How long does the download procedure take? If you want an image about 4.5 square miles square (about what you'd fit on a computer monitor at 1024x768 resolution when the zoom is set to four meters per pixel), USAPhotoMaps will retrieve approximately 1.6MB of data. 280 TerraServer tiles at 1 meter resolution are downloaded. With an Internet connection receiving data at about 30KB/second, it takes a little less than one minute to download the images. The process is smooth with a broadband connection, but some people may experience hang-ups if they are using a slow modem.

If you want to use the downloaded images in a geospatial program like Map Maker or ArcExplorer, you'll need to use the procedure described below to merge the tiles and generate a GIS World Coordinate file.

Merging Images with USAPhotoMaps-BigJPEG

The USAPhotoMaps download page includes a utility called BigJPEG. BigJPEG will assemble the image tiles downloaded by USAPhotoMaps into one georeferenced image. To operate properly, a copy of the BigJPEG program file must be moved to the directory where the image tiles are stored (generally the "USAPhotoMapsData" folder). Use Windows Explorer to place the file, and then double click BigJPEG.exe to start it.

As shown to the left, BigJPEG asks for the UTM coordinates for the northwest and southeast corners of the area to be assembled. You can get the necessary UTM coordinates in USAPhotoMaps by toggling the view between Lat/Lon and UTM as shown below. The UTM coordinates of the cursor position are displayed in the title bar. (Move the cursor to the top left and lower right corners of the area you want to assemble as a single image and write down the UTM values for use in BigJPEG.) You can also get UTM coordinates by using the the TatukGIS Coordinate Calculator.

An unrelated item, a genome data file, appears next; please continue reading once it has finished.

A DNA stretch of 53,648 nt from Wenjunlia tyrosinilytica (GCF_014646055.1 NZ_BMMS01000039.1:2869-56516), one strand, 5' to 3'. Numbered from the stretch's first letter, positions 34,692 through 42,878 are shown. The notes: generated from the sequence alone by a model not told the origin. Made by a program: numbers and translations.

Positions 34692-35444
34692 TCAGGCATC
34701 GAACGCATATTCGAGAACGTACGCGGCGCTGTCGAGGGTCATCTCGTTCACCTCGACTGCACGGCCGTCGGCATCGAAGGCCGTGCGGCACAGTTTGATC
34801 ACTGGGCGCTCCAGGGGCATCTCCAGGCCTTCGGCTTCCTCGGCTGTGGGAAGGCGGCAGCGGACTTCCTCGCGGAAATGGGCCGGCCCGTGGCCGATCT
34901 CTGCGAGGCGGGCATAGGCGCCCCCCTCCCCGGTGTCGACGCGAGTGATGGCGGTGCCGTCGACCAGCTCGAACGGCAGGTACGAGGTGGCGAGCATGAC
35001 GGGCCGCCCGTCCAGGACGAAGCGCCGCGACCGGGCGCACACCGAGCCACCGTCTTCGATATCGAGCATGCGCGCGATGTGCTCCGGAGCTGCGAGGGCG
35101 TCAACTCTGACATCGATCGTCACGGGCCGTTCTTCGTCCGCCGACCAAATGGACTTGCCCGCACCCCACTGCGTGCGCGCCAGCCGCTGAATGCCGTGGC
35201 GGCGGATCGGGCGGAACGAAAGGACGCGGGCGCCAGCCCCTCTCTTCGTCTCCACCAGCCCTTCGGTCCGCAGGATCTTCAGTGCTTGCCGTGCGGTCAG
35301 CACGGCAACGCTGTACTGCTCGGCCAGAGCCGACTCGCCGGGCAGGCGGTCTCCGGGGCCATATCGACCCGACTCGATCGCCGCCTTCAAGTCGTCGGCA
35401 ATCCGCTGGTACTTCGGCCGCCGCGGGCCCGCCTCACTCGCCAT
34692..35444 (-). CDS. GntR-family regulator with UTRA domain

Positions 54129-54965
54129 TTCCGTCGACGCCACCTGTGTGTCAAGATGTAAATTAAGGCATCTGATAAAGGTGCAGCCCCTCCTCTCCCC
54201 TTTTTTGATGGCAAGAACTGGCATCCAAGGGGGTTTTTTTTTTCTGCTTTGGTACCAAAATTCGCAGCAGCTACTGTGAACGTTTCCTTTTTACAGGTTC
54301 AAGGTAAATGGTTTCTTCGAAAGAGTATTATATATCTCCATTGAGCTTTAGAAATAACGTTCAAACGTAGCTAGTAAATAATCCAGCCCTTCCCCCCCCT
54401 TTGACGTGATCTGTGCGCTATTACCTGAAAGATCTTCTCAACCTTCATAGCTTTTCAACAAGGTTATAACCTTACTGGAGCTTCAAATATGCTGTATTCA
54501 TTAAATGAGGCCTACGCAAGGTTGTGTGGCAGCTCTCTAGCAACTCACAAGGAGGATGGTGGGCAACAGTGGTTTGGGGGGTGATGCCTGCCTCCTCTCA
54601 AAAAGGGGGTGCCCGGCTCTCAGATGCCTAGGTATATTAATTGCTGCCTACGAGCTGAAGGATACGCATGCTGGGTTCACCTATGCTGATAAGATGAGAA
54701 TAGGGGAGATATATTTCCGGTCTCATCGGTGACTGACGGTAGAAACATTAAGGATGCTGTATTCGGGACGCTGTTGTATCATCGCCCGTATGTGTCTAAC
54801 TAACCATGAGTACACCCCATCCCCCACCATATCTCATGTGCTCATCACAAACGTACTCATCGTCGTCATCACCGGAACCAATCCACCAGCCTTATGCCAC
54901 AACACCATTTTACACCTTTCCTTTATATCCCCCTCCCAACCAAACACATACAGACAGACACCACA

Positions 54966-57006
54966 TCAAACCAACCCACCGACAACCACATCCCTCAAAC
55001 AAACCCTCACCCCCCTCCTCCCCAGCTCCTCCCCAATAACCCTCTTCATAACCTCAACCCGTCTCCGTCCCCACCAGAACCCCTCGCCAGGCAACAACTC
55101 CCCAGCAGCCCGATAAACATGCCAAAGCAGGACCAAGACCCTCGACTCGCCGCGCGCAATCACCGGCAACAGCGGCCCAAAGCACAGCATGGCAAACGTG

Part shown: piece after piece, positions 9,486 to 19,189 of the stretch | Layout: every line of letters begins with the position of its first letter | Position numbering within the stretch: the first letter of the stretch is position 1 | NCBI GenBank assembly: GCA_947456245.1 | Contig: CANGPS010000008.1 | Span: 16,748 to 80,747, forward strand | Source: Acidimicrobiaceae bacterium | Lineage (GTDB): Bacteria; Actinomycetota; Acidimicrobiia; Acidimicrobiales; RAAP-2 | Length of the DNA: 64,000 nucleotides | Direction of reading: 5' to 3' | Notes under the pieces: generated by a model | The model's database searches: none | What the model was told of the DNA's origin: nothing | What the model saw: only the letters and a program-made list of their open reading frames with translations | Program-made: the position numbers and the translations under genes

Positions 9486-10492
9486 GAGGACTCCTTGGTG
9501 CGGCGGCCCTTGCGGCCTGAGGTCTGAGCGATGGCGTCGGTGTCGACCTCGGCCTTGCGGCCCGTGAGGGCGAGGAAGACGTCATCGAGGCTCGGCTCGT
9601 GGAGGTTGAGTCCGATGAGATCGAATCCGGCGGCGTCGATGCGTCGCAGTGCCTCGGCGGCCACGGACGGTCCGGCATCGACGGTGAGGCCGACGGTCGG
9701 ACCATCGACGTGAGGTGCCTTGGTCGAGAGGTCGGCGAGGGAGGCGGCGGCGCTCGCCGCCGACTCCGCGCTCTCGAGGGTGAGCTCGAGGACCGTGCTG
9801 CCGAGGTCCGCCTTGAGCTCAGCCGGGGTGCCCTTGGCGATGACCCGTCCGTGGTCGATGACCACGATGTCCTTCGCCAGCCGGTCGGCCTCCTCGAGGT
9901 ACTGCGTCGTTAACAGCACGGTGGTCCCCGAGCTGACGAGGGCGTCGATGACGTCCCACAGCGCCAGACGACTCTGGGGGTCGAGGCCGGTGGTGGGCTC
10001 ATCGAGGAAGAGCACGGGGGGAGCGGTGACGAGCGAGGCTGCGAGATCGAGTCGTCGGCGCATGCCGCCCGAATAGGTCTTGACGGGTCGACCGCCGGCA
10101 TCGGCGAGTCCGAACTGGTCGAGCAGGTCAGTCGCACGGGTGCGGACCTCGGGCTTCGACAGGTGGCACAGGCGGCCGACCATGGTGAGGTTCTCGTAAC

Using USAPhotoMaps with your GPS Unit

If you have a GPS Unit, USAPhotoMaps can connect to it and display your waypoints and track directly on the TerraServer images. The program will work with any brand GPS receiver as long as it comes equipped with a serial cable for the PC.
In this example, USAPhotoMaps displays the track in blue and a waypoint as a green dot. (Click the image for additional information.) The program will add text labels where you choose.

You can use USAPhotoMaps to manage your GPS track and waypoint records, retrieving past activities to reload into your GPS device.

You can create new waypoints on a TerraServer image (either on a photo or a USGS topographic map) by left-clicking on locations with your mouse. The program asks for a waypoint name, which you provide. You can send the newly created positions to your GPS unit so you can find those locations in the field.

If you travel with a GPS unit and laptop PC, USAPhotoMaps can even be used as a live display to show your location on a photo as you move. If you plan to use the program that way, download your background aerial photos in advance.

Merging Images with Global Mapper

If you need a number of TerraServer download images to cover the area you want to map (say you want a detailed aerial photo covering four square miles at 1-meter resolution), how would you put the photos together as one image? Global Mapper can do it in a snap. Here's how:

1. Before you start downloading multiple images from TerraServer, create a directory that would hold them. For example, you might make a directory named "Delton" for your Lake Delton aerial photos.